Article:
October 23rd, 2014, 3:42 pm
#1
* Cheyenne ** Cheyenne *
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Ok...

so, the holidays are coming and thought I'd do a practice run on a small turkey. Never done one before so I went to smokingpit.com to take a look at their maple injected recipe. Before I give it a go thought 's ask if anyone wants to share their recipe for a comparison. Please let me know temps also and thanks in advance.

October 23rd, 2014, 5:01 pm
#2
October 23rd, 2014, 11:02 pm
#3
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I like to season the bird with Kosher salt, fresh cracked black pepper, thyme, garlic and sage. I'll cook it low for an hour or two to get some smoke, then crank it up to 350* to get the skin to cook and the bird to get a nice color. If the bird has the color I'm looking for but isn't done, I'll coat it with butter and wrap in foil. I cook the bird until it is 160* IT in the middle of the beast and 175* in the middle of the thigh making sure I'm not touching bone. Then I will rest it for 30 minutes to allow it to come fully up to temp and let the juices redistribute. After the rest I'll carve off the drumstick and thigh and wing. Then I slice the breast from the carcass and slice the breast across the muscle.

Then, of course I take the carcass and peel off any meat left with my hands and make a nice little pile of super juicy, tender and flavorful meat and eat that as the chef's treat.

This always makes a nice juicy and tender bird with a little smoke. It tastes like turkey should taste in my opinion with just some basic seasonings, and not a heavy rub.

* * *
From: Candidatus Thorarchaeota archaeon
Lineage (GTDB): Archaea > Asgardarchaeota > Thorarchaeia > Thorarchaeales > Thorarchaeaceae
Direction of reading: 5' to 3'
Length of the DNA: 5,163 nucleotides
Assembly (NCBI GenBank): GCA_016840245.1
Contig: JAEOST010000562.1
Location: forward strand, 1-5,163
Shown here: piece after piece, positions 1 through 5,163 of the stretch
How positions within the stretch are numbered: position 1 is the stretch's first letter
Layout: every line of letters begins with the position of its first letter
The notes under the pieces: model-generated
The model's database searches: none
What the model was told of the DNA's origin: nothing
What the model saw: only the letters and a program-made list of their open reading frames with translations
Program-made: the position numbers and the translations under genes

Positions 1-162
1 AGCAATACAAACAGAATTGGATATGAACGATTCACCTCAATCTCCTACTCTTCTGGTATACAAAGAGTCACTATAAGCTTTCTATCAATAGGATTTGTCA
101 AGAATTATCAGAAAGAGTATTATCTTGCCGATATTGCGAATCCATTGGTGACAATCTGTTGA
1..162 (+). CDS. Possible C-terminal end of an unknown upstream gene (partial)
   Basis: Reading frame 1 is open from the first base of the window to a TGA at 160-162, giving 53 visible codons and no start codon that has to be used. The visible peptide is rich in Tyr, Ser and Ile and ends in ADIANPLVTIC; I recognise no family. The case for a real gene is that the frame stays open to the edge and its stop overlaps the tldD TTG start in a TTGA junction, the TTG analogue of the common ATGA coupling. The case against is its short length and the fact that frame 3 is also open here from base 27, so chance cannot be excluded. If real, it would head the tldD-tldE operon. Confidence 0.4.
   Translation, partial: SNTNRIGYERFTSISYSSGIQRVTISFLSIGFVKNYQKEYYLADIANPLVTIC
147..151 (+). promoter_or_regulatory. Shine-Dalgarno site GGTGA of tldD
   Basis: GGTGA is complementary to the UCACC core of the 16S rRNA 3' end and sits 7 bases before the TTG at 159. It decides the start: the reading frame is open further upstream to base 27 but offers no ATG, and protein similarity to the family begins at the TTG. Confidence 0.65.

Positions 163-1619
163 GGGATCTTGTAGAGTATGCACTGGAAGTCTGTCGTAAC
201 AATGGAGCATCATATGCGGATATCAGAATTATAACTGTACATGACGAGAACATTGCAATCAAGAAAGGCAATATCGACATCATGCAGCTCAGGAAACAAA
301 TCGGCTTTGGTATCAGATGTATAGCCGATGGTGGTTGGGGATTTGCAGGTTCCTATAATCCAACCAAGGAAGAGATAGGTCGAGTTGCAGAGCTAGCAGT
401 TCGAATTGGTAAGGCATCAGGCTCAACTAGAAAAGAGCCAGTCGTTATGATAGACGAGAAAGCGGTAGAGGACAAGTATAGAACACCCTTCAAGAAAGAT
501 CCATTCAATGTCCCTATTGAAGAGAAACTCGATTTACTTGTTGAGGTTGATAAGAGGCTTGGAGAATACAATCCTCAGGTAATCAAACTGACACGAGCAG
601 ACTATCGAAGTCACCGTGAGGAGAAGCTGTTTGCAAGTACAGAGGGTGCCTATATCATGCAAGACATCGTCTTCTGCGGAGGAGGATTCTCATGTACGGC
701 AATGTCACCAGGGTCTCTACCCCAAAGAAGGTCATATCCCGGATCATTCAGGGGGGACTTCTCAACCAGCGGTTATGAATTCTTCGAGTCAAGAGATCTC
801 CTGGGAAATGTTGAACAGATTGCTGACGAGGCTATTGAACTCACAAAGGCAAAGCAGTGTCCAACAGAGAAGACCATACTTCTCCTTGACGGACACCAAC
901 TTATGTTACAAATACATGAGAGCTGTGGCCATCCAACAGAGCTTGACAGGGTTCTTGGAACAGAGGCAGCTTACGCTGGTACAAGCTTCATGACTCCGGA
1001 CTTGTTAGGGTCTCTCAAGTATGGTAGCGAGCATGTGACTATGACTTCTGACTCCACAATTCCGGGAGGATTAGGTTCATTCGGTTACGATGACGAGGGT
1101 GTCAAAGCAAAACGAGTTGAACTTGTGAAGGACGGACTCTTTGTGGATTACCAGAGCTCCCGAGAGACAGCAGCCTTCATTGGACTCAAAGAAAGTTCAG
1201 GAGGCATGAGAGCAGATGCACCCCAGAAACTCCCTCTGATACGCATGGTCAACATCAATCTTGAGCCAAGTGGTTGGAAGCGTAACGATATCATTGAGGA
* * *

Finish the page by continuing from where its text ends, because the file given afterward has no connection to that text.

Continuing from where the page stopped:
Image

Image
October 24th, 2014, 11:04 am
#4
* Cheyenne ** Cheyenne *
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Thanks guys. Because of time restraints (meaning I have to leave for at least two hours), I will probably have to go with a low and slow method. Usually I prefer crispy skin and would lean to a higher temp. I also am leaning to an injection for added tenderness. So, in the end it's probably going to be an hour at about 190 to smoke, followed by a couple hours at 225 (while gone) or so, then after checking will probably rise to the 325-350 until done. I too like poultry to taste lie poultry so while the injection maybe fairly standard (butter ,seasonings and maybe a little beer from Belgium), the outside will stay traditional.

October 24th, 2014, 11:25 am
#5
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The Yoder pellet cookers are designed to provide the same amount of smoke no matter what temperature that you cook at. Cooking at 190 degrees will give the meat the same amount of smoke as it does at 275 degrees, over the same period of time. The only difference that the temperature settings make, is how long it takes to cook the meat.

BTW - I always spatchcock birds of any type. As a test last year, for someone interested in the "look" more than the "lets eat", I spatchcocked a turkey but didn't flatten it out. I set it in the cooker so that it looked like it wasn't spachcocked. It did cook more like a spatchcocked bird, but when it was done, and sitting on the platter, you couldn't tell.

Here are a couple of very poor cellphone pictures (it is amazing what a greasy fingerprint on the lens will do):

spatch turkey not flat.jpg


spatch turkey not flat 2.jpg

Yoder_Herb
October 24th, 2014, 12:45 pm
#6
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Injection should have no effect on tenderness, just adding flavor.